Topic Name: Tektronix hopes to shake up ASIC prototyping
Category: Rapid Prototyping
Research persons: Brian Bailey
Location: New York, United States
Compromise is common place in design. We never have enough time or resources to do everything we want. This has very much been the case with the ASIC prototyping marketplace. The more you want to trace, the more visibility you want, the more it will cost you in terms of the FPGA resources it consumes, pins on the device used, or the degree to which you slow the system down. Take that to the extreme and you go from a prototype capable of running at 50MHz and you are down to 1MHz, about the most you can expect from an emulator that provides full visibility. If you limit the number of signals that you look at, you have to face long iteration times as the FPGAs have to be recompiled and loaded. Even with incremental compile it can be time for lunch.
Then along comes someone who says – now hold on a minute, it doesn’t have to be that way. That someone is Tektronix who has just released version 2.0 of their Certus tool. I got to sit down with Brad Quinton, the creator of this technology who wanted to persuade me that they could provide full visibility, time correlated across multiple FPGAs and multiple clocks, with only 15% overhead and no slowdown. That seemed to break all of the tradeoffs, so I eagerly listened. At the end of two hours I will say that I give him a 95% on the truth meter but I do dock him 5% because of some real subtleties. More on those later.
Now of course, there is still a compromise here, but it is done very differently. When you are preparing the design to go onto the prototyping board you can indeed select all signals or all flip flops to be instrumented. All of the necessary circuitry is built, and the logic is pipelined such that it is unlikely to limit the performance of the prototype. But that does not mean that on every run you can see every signal. That is limited but dynamic. Every time you perform a run you can examine different signals, different flip flops without doing any recompilation or reloading of the bit files. They select and route the instrumentation dynamically and Brad assures me that there are no restrictions in which signals are selected for any run. The depth and width of the memories assigned to each of the trace groups determines how much can be captured, but when the run is completed, the data is fed out for analysis through the JTAG port. So – this is not real time debugging, but the iteration loop from selecting the signals to seeing the results is only seconds and not hours. They demonstrated a single FPGA solution to me based on a SPARC system running Linux and performing debug on the Ethernet packet stream. Iteration time for the whole thing was under a minute, from signal selection to result analysis.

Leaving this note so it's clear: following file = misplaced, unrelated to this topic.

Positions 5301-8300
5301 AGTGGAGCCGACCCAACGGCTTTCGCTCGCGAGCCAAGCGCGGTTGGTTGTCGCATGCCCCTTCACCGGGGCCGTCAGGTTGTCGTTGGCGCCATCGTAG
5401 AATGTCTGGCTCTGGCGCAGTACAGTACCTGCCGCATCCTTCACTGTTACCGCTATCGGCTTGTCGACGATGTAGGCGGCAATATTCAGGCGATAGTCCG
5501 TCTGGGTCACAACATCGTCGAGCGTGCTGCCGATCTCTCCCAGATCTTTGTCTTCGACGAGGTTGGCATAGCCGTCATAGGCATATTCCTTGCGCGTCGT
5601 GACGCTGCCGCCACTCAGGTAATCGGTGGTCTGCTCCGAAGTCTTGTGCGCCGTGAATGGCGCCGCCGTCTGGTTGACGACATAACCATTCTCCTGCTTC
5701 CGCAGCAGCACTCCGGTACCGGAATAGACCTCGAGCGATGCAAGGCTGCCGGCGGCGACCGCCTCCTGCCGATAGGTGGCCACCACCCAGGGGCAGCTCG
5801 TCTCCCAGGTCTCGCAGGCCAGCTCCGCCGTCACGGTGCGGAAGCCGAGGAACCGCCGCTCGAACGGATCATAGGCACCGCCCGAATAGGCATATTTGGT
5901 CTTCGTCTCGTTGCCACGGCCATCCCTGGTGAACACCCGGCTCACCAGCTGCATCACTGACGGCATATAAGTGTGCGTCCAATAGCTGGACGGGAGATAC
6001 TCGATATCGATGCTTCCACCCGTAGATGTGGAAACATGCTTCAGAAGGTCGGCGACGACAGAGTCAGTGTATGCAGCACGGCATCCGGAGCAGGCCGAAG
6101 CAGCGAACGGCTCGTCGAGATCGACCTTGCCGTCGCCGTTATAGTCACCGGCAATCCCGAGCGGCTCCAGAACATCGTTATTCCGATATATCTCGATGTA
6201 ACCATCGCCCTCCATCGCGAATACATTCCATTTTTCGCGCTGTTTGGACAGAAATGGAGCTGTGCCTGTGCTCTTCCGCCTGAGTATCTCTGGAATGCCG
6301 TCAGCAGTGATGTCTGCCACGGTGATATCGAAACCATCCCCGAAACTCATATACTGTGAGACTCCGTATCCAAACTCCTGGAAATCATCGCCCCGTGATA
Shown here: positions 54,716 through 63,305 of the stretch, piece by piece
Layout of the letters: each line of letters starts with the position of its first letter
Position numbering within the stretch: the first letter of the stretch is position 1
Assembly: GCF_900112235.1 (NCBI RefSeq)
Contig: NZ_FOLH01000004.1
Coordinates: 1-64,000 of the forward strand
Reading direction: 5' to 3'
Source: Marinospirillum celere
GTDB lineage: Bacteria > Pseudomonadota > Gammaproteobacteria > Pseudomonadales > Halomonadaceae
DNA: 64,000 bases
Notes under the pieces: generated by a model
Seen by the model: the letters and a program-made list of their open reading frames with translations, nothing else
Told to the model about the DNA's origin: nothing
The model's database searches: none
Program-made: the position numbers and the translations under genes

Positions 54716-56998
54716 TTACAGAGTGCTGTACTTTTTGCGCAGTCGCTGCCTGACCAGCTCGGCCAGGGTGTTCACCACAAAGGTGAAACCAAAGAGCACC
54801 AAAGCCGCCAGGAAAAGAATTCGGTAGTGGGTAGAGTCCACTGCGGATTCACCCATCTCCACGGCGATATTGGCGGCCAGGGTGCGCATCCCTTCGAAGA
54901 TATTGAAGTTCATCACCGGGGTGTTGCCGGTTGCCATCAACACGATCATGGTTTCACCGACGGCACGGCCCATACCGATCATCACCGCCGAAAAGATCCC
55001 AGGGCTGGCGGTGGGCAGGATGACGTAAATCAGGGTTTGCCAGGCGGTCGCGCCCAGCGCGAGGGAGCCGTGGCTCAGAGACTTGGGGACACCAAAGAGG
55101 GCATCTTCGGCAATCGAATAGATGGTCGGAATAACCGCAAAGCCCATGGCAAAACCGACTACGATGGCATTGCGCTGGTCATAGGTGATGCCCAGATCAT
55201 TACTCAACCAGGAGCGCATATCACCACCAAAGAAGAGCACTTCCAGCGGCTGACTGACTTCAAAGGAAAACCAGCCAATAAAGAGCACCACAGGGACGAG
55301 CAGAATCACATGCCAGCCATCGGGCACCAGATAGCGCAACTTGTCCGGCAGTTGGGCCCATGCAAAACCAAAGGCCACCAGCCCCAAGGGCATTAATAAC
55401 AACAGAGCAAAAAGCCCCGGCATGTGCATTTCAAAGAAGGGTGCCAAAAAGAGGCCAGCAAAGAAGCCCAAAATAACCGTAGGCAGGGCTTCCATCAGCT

OK, so where do I dock the 5%? Simply because the design will likely have to be spread over an increased number of FPGAs because the trace logic does take some resources. That means more signals that must go off chip and that could create a new critical path that slows the design down.
One of their users is none other than the Dini group, the largest supplier of ASIC prototyping boards in the industry. Mike Dini, founder and president of the Dini Group has glowing words to say about the software product “Proactive debug capability for ASIC prototypes has been a missing ingredient within the FPGA ecosystem. With Certus 2.0 we can instrument the design up front, enabling us to quickly view the full operation of the design during a single debug session and resolve issues in a fraction of the time it takes with traditional tools. What’s more it works with all of our existing boards – no need to wait in order to take advantage of all these critical features.”